And, I stand before you today, not as a product of my own efforts, but as a product of the time and talent rendered my many others on my behalf.  Linda and I know many of you personally since we grew up in this town and have worked with you in various community and church activities.  Some of you have been our teachers, our coaches, our classmates, our neighbors, our colleagues and, most importantly, our friends.  Many of you have done much for us. 

Let me share something with you.  Last February, on the feast of St. Blaze, Fr. Dan let Steve Grandinetti, my fellow Deacon classmate, and me help with the blessing of the throats.  At first I just thought that this would be a practical thing to do. We have a large parish and blessing all the throats takes time.  Our help would speed things up a bit.  Also, it fit in with our formation as Deacon.  Therefore, it was administratively and experience-wise, a good thing for us to do. 

But, what I discovered was that this was much more than an exercise in efficiency and proficiency.  I was surprised at the great sense of joy I experienced from blessing the throats of many of you that I have known for years -- people who have been there for me and now I was assisting the grace of God come to you.  It was more than practice being on the altar; it was the joy of relating to God’s people in the distribution of spiritual gifts.  It was labor done in thanks for all you have done for me.  It was humbling and it was beautiful.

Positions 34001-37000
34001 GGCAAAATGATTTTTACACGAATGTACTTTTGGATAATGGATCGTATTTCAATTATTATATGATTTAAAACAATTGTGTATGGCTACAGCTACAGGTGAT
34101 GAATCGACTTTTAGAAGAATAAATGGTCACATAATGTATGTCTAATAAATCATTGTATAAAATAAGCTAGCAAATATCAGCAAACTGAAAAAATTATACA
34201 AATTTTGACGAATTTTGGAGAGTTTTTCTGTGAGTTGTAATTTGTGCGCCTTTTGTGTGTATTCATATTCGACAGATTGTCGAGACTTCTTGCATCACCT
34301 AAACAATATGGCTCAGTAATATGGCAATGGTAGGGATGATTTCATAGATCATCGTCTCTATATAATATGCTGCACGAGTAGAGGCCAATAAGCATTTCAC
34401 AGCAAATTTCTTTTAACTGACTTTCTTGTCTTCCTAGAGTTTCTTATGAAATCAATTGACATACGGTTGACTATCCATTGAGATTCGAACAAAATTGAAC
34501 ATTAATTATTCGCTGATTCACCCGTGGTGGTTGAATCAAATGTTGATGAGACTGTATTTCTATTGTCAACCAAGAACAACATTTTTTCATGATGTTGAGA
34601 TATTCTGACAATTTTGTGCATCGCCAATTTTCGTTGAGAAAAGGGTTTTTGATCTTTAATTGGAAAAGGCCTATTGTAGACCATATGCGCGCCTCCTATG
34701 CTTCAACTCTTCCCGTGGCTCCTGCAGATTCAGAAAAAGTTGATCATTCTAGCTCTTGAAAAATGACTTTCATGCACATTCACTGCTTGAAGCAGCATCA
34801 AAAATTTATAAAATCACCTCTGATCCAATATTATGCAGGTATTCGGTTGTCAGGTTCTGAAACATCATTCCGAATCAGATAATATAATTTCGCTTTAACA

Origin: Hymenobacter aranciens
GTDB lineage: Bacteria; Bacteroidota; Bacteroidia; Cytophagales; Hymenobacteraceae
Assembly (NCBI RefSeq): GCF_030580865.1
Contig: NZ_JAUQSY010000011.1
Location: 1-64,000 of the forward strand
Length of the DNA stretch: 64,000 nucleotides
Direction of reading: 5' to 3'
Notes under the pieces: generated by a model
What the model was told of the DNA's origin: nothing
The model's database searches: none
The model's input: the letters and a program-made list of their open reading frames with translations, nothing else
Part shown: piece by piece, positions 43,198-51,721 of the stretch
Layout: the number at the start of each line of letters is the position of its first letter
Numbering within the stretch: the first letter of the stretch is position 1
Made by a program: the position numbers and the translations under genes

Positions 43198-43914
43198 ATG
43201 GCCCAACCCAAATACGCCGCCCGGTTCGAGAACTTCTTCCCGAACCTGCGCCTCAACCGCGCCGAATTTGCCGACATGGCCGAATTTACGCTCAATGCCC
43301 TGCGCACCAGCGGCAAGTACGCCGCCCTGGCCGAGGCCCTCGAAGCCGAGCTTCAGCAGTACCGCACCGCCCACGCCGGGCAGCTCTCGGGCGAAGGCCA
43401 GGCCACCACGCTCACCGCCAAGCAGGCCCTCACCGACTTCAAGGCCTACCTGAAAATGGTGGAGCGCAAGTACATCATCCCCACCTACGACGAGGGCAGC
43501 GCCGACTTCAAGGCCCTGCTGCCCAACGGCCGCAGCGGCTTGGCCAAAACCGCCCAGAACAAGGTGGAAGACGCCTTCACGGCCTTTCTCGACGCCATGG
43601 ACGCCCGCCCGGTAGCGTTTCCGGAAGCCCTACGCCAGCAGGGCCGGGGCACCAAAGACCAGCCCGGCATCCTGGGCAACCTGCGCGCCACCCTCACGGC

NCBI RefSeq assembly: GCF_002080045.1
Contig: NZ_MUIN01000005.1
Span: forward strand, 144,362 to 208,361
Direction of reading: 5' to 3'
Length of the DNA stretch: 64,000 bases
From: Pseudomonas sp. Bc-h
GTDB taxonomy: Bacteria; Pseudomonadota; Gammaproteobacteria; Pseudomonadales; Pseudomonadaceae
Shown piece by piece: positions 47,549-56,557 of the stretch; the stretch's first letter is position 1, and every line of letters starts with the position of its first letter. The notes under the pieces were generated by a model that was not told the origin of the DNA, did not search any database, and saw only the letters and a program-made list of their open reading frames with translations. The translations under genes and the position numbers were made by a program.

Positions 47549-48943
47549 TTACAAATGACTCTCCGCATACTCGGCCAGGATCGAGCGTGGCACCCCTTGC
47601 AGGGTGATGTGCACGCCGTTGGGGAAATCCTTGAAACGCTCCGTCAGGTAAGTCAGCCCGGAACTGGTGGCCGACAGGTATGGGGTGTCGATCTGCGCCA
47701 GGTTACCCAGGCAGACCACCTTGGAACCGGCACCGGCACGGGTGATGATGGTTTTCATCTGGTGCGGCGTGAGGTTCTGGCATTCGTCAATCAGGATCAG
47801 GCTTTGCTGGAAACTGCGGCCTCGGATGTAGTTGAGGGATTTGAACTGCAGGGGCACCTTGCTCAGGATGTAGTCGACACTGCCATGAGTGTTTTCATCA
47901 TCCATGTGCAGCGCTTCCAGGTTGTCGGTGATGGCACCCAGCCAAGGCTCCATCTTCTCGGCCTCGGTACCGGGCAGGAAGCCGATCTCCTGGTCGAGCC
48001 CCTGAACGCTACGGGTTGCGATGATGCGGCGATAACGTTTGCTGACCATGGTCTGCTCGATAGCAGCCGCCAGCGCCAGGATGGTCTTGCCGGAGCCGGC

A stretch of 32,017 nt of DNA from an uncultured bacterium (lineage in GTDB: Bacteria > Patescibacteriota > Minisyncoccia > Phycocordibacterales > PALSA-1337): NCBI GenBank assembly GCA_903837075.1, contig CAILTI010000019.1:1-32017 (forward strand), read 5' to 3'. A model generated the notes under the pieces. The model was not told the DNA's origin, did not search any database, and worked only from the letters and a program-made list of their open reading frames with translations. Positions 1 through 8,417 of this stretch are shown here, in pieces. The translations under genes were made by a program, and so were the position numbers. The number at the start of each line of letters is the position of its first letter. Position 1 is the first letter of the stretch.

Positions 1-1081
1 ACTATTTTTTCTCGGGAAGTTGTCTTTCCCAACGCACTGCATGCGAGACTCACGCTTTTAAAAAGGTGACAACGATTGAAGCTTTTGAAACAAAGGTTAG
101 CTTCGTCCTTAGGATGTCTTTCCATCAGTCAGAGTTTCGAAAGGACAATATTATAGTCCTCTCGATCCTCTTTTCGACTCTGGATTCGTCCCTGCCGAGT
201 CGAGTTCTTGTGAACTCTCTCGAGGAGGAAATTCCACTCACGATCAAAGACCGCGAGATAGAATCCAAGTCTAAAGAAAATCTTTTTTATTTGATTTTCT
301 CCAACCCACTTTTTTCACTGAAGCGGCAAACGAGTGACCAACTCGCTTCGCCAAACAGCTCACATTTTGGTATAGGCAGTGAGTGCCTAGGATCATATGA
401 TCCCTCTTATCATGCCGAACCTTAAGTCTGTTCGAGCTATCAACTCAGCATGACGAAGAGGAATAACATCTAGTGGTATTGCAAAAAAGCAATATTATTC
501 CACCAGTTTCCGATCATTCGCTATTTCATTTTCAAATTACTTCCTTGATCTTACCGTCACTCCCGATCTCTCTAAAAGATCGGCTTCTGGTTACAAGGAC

Service, that is Stewardship, takes a plan.  You begin with small steps and commit yourself to advancing a little further along each year.  It is not so much a matter of where you are, but where you are going.  It has more to do with the ever increasing process of commitment than it has to do with specific accomplishments.  It is a process of transformation.

And even though you initially approach it with the thought that you are doing it for others, doing it because it is your obligation, you amaze yourself at how much you actually receive from the act of giving. 

This is a great community and this is a great Church.  Linda and I have always felt blessed to be a part of both.  What we have, is here because of what all of you have already done.  What we will have in the future, will come about from all that you will do.  Linda and I hope to work side-by-side with you going forward, as you offer your precious time and talent to the service of our Lord Jesus Christ and His Church. 

Remember, you are the image of God.  It is your coinage that fills the spiritual coffers of our Church.  It is you that is beloved by God, so much so that He gave his only son.  In Jesus Christ we are saved and through the Holy Spirit we are enlightened.  Believe this and rely on this!  We are the Body of Christ – a body that functions together and supports the whole.  We are needed and we are called.